In Botswana, I partner with two Batswana in Khumo Studios, which is a television and film production studio, where we do original productions. We pride ourselves on telling African stories through the African lens. But more importantly, we do capacity building.

We also go to the youths and we teach this younger generation about art, entertainment and culture so that their families can also appreciate the fact that it is not just a bunch of adults playing make-believe, that there is actually a real economy and livelihood that can go with arts and entertainment.

We really pride ourselves on doing original programming like I said the African stories through the African lens. But then also we are talking to this next generation because you cannot be concerned about the future if you are also neglecting the yesterday and the now.

Read also: African tourism needs to tap into AfCFTA, BRICS platforms for growth

What impact did your participation as a speaker at the Africa Youth in Tourism Innovation Summit 2023 make?

Of course, such youthful gatherings are always worth my time. I think the participation and the summit itself made a good impact, but you will always want to reach out to more people, especially being a youth summit.

What the summit is doing is great and I am looking forward to seeing actions from all the ideas, networking and partnerships formed by the participating African youth entrepreneurs at the summit.

My interest is for the summit to put together programmes that will ensure that the youths or the younger generation entrepreneurs can actually have something tangible that they can leave with, otherwise, the summit will just turn into motivational speeches.

I think what the summit is trying to do now is to talk more about the practical elements of things. These are the things I am looking at with the KPIs going forward.

What can we do to expand the African film industry beyond the regular players?

I think we are moving in the right direction. For me, I would love for Africa to move much faster.

But you also need to appreciate that Africa is not the United States of America.

There are different cultures here in Africa, different religions, different languages and sometimes different standards.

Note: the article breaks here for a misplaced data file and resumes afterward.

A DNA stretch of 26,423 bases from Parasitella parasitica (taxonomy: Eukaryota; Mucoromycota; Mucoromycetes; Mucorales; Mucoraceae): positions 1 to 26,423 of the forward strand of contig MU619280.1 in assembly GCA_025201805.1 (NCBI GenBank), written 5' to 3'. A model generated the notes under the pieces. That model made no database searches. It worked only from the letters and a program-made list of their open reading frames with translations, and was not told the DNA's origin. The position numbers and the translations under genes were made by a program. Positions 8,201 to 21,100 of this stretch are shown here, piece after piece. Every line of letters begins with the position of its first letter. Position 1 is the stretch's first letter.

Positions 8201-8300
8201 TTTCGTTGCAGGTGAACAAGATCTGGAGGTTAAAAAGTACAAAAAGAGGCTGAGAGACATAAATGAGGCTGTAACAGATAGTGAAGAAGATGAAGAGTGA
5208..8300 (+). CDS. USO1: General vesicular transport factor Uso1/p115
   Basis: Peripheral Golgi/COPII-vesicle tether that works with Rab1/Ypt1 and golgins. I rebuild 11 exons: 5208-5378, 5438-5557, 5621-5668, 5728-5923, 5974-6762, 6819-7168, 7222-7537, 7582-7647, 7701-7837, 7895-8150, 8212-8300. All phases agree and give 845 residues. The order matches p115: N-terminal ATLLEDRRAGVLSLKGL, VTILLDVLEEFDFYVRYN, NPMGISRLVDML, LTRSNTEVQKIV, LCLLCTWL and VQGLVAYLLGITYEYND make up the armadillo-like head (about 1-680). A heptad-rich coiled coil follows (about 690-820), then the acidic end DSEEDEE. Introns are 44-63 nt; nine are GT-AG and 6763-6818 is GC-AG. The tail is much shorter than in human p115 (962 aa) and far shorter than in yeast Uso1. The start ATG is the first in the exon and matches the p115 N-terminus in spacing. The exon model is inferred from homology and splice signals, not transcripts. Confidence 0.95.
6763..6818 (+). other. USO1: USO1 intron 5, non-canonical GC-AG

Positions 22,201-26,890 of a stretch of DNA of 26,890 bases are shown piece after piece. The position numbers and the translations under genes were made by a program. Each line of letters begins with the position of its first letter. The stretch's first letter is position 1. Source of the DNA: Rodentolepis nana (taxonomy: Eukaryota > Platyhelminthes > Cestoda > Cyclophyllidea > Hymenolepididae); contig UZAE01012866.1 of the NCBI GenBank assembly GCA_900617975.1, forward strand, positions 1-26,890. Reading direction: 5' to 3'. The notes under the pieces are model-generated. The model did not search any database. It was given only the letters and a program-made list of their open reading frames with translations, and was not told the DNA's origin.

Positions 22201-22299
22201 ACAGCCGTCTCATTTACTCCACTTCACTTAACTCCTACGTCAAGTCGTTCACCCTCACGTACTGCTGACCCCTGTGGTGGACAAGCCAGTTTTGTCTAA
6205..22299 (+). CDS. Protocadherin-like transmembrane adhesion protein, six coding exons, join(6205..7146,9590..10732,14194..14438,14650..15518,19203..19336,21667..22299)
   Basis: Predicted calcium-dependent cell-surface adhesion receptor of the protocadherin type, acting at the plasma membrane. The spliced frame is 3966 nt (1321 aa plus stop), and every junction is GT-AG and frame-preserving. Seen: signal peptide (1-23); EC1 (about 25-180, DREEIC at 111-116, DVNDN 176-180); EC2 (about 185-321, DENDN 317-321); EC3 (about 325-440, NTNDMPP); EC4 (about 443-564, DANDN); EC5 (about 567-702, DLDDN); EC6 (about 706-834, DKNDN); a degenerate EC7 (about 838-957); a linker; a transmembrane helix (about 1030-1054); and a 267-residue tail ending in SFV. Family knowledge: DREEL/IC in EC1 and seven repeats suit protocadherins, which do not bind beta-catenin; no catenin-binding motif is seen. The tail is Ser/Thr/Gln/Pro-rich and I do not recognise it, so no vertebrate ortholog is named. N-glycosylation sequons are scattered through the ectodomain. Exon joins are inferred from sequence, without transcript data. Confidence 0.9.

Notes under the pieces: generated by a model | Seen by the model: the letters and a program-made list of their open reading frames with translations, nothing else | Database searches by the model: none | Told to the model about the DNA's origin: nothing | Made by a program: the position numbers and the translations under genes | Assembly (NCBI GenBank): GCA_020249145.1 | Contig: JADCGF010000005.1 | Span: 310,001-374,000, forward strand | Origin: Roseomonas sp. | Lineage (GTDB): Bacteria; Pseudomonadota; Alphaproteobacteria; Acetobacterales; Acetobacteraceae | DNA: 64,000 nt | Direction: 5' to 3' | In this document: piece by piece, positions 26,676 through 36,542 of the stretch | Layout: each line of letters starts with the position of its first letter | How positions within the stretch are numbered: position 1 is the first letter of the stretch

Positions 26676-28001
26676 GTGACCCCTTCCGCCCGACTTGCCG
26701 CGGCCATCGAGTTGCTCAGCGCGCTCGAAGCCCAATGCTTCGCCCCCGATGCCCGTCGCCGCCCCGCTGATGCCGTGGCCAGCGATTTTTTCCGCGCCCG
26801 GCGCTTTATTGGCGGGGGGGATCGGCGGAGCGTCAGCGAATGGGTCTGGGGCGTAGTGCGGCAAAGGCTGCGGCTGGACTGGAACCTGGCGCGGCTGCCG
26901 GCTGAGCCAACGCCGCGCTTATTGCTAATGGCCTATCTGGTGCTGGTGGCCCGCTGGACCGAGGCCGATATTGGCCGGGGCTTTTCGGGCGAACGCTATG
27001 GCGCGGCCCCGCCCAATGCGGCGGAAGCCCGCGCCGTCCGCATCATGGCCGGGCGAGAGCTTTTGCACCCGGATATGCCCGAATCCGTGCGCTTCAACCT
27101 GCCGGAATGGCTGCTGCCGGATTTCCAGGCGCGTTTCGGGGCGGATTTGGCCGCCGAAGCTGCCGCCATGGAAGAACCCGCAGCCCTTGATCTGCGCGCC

In any industry in the world, they have quality control standards and I think that is what we really need to do. We need to identify the leaders in different countries whether; Nigeria, Ghana, South Africa, Botswana or Namibia, in East Africa; Kenya, Ethiopia or Tanzania.

We need to come together and have our own conference to talk about the quality control standard that we can all come together to agree upon.

I think once we do that, we will be taking off in the right direction.

What is your next project?

Right now we are doing a project called Mogapi. The project is about two families in the diamond mine industry. Botswana is known for its diamonds, but unfortunately, most Batswana do not own diamond mines.

So, we are creating a show around that and what life would be if the natural resources of the country actually belonged to the people and not to international corporations.

I also have a movie that premiered on Amazon Prime called County Line. It is also on Netflix. I am all over the place and I am also trying to diversify and do the business side more and a bit of the acting side. But I am more of a businessman than an actor.

Do you have African roots?

Yes, I do. I am based in Botswana for three years now but hail from Los Angeles, where I have been a Hollywood actor. I have African roots as well. Half of my family is from Nigeria, while the other half is from Gabon and Congo.